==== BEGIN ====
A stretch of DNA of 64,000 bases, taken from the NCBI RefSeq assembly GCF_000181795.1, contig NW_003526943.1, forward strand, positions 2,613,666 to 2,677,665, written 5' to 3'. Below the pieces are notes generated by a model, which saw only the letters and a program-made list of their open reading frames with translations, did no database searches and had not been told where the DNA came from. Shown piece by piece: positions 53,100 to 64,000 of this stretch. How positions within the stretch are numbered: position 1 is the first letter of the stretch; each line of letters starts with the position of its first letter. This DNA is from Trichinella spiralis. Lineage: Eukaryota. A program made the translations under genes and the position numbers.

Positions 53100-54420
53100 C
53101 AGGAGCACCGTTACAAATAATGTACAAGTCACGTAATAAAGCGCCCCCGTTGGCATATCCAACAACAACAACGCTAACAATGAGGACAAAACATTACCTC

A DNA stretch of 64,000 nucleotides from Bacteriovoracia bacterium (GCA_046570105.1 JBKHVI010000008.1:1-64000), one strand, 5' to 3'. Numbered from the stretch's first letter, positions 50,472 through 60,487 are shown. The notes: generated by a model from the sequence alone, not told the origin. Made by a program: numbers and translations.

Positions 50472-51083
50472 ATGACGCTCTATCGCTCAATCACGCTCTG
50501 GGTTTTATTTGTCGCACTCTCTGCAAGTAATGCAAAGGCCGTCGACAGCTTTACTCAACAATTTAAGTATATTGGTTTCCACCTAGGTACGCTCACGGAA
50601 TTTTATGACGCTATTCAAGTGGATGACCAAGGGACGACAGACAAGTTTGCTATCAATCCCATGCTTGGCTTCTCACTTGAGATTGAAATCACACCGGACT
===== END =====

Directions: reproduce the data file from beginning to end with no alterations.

A stretch of DNA of 64,000 bases, taken from the NCBI RefSeq assembly GCF_000181795.1, contig NW_003526943.1, forward strand, positions 2,613,666 to 2,677,665, written 5' to 3'. Below the pieces are notes generated by a model, which saw only the letters and a program-made list of their open reading frames with translations, did no database searches and had not been told where the DNA came from. Shown piece by piece: positions 53,100 to 64,000 of this stretch. How positions within the stretch are numbered: position 1 is the first letter of the stretch; each line of letters starts with the position of its first letter. This DNA is from Trichinella spiralis. Lineage: Eukaryota. A program made the translations under genes and the position numbers.

Positions 53100-54420
53100 C
53101 AGGAGCACCGTTACAAATAATGTACAAGTCACGTAATAAAGCGCCCCCGTTGGCATATCCAACAACAACAACGCTAACAATGAGGACAAAACATTACCTC

A DNA stretch of 64,000 nucleotides from Bacteriovoracia bacterium (GCA_046570105.1 JBKHVI010000008.1:1-64000), one strand, 5' to 3'. Numbered from the stretch's first letter, positions 50,472 through 60,487 are shown. The notes: generated by a model from the sequence alone, not told the origin. Made by a program: numbers and translations.

Positions 50472-51083
50472 ATGACGCTCTATCGCTCAATCACGCTCTG
50501 GGTTTTATTTGTCGCACTCTCTGCAAGTAATGCAAAGGCCGTCGACAGCTTTACTCAACAATTTAAGTATATTGGTTTCCACCTAGGTACGCTCACGGAA
50601 TTTTATGACGCTATTCAAGTGGATGACCAAGGGACGACAGACAAGTTTGCTATCAATCCCATGCTTGGCTTCTCACTTGAGATTGAAATCACACCGGACT